Open Access

Health related quality of life in patients with diabetic foot ulceration — translation and Polish adaptation of Diabetic Foot Ulcer Scale short form

  • Tomasz Macioch1Email author,
  • Elżbieta Sobol2,
  • Arkadiusz Krakowiecki3,
  • Beata Mrozikiewicz-Rakowska4,
  • Monika Kasprowicz2 and
  • Tomasz Hermanowski1
Health and Quality of Life Outcomes201715:15

https://doi.org/10.1186/s12955-017-0587-y

Received: 9 July 2016

Accepted: 11 January 2017

Published: 21 January 2017

Abstract

Objectives

Diabetic foot ulcer (DFU) is a common complication of diabetes and not only an important factor of mortality among patients with diabetes but also decreases the quality of life. The short form of Diabetic Foot Ulcer Scale (DFS-SF) provides comprehensive measurement of the impact of diabetic foot ulcers on patients’ health related quality of life (HRQoL). The purpose of this study was to translate DFS-SF into Polish and evaluate its psychometric performance in patients with diabetic foot ulcers.

Methods

The DFS-SF translation process was performed in line with Principles of Good Practice for the Translation and Cultural Adaptation Process for patient reported outcome measures (PROMs) developed by ISPOR TCA group. Assessment of the reliability and validity of Polish DFS-SF was performed in native Polish patients with current DFU.

Results

The DFS-SF validation study involved 212 patients diagnosed with DFU, with 4.4 years of DFU duration on average. The average ulcer size was 5.5 sq. cm, and generally only one limb was affected. Men (72%) and type 2 diabetes patients (86%) prevailed, with 17.8 years representing the mean time since diagnosis. The mean population age was 62.5 years. The internal consistency of all scales of the Polish DFS-SF was high (Cronbach’s alpha ranged from 0.82 to 0.93). Item convergent and discriminant validity was satisfactory (median corrected item-scale correlation ranged from 0.61 to 0.81). The Polish DFS-SF demonstrated good construct validity when correlated with the SF-36v2 and showed better psychometric performance than SF-36v2.

Conclusions

The newly translated Polish DFS-SF may be used to assess the impact of DFU on HRQoL in Polish patients.

Introduction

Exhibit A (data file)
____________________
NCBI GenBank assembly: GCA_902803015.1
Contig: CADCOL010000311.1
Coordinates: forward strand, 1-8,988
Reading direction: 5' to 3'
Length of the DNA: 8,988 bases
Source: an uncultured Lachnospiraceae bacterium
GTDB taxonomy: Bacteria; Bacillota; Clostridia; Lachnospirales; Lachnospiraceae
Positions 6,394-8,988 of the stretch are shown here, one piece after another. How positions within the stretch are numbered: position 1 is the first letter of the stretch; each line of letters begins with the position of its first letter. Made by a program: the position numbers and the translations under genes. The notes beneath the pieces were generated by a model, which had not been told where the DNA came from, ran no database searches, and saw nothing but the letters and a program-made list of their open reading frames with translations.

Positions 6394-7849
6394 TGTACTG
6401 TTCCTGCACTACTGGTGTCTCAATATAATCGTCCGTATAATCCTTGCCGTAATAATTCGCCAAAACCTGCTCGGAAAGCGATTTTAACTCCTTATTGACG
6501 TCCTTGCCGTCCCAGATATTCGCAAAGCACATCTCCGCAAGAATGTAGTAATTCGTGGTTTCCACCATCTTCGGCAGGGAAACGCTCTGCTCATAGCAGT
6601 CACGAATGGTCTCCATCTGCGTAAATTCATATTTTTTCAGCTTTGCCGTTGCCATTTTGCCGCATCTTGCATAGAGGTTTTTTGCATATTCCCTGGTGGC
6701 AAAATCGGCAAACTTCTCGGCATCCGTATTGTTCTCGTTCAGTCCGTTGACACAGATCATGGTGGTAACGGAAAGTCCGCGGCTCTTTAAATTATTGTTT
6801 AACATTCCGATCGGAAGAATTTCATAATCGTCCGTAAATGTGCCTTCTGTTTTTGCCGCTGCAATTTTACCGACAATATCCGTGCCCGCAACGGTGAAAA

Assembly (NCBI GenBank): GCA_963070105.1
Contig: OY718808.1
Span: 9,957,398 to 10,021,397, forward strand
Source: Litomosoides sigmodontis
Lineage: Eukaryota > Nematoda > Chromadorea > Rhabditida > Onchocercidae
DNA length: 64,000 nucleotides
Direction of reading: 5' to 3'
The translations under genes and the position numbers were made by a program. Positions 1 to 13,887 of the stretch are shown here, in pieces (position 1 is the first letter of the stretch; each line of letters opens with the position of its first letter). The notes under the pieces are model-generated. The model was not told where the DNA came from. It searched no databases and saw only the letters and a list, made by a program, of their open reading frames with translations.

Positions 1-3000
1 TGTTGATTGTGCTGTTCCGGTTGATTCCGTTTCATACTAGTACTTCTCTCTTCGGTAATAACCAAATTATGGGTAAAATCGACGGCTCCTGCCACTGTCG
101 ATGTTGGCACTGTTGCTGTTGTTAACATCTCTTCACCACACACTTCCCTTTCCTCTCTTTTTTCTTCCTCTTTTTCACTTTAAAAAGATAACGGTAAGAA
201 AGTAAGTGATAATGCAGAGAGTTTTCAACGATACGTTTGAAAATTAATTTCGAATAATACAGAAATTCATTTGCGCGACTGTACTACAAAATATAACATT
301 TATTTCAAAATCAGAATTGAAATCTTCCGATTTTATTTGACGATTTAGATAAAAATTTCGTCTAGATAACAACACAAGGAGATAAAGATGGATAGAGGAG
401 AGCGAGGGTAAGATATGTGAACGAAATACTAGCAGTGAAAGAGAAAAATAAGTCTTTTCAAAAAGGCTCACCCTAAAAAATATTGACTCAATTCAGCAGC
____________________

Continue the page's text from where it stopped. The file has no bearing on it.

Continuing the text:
Diabetic foot ulcer (DFU) is a common complication of diabetes — it is estimated up to 15–25% of all patients with diabetes will experience ulceration of the foot during their lifetime [1, 2]. Recent studies have showed easy accessible assessment of the progression of diabetic retinopathy by ophthalmological examination [3]. It is a reliable indicator of the perfusion defects in the lower limbs. However diabetic foot syndrome is still diagnosed late and ulceration of foot is the main cause of lower extremity of amputation in diabetes and a major determinant of disability [4]. Diabetic foot syndrome is not only an important factor of mortality among patients with diabetes but also decreases quality of life (QoL) [5, 6]. Indeed several trials showed that patents with foot ulceration have significantly decreased health related quality of life (HRQoL) compared to those without this complication. Valensi et al. found that HRQoL measured with SF-36 was significantly lower for all domains in a group of patients with foot ulcers compared to those without foot ulcers [7]. Ribu et al. found that the patients with diabetic foot ulcer reported significantly poorer HRQoL than the diabetes population in all the SF-36 subscales and in the both SF-36 summary scales [8]. In another study, Ribu et al. found that after 12 months of observation, subjects with ulcers that did not heal had HRQoL significantly lower than that of subjects with healing ulcers in five of eight subscales in the SF-36 [9]. Moreover, Winkley et al. found that the quality of life deteriorates if foot ulcer recurs or does not heal [10]. Most of cited studies used SF-36 for quality of life measures and although SF-36 has shown sensitivity when correlating HRQoL scores with diabetic foot ulcers severity some study question its sensitivity to ulcer healing [11, 12]. It is suggested that SF-36 measures of HRQoL may be confounded by non-foot complications of diabetes [8, 11]. In order to overcome those potential confounding factors, a variety of condition— and region-specific Patient-Reported Outcome Measures (PROMs) were used to assess HRQoL in patients with diabetic foot ulcer [13]. The Diabetic Foot Ulcer Scale (DFS) and short form of the DFS (DFS-SF) provides comprehensive measurement of the impact of diabetic foot ulcers on patients’ QoL [14, 15]. The Diabetic Foot Ulcer Scale consists of 58 items (each on a 5-point Likert-type scale) grouped into 11 domains used to compute 15 QoL subscales: leisure, physical health, medicine effect, daily life, dependence, emotions, healthy behaviors, medical compliance, family life, friends, ulcer care, satisfaction, personal care, positive relationship and the financial burden [14]. The shorter form of the DFS, the DFS-SF contains a total of 29 items (each on a 5-point Likert-type scale) comprising six subscales: leisure, physical health, dependence/daily life, negative emotions, worried about ulcers/feet and bothered by ulcer care [15]. This short form of the DFS was developed to reduce patient burden and proved to have good psychometric properties DFS-SF (original language English) has been translated to several languages including Chinese, Dutch, French, Mandarin and Spanish [16]. However, only the Chinese translation has undergone a full linguistic validation process [17].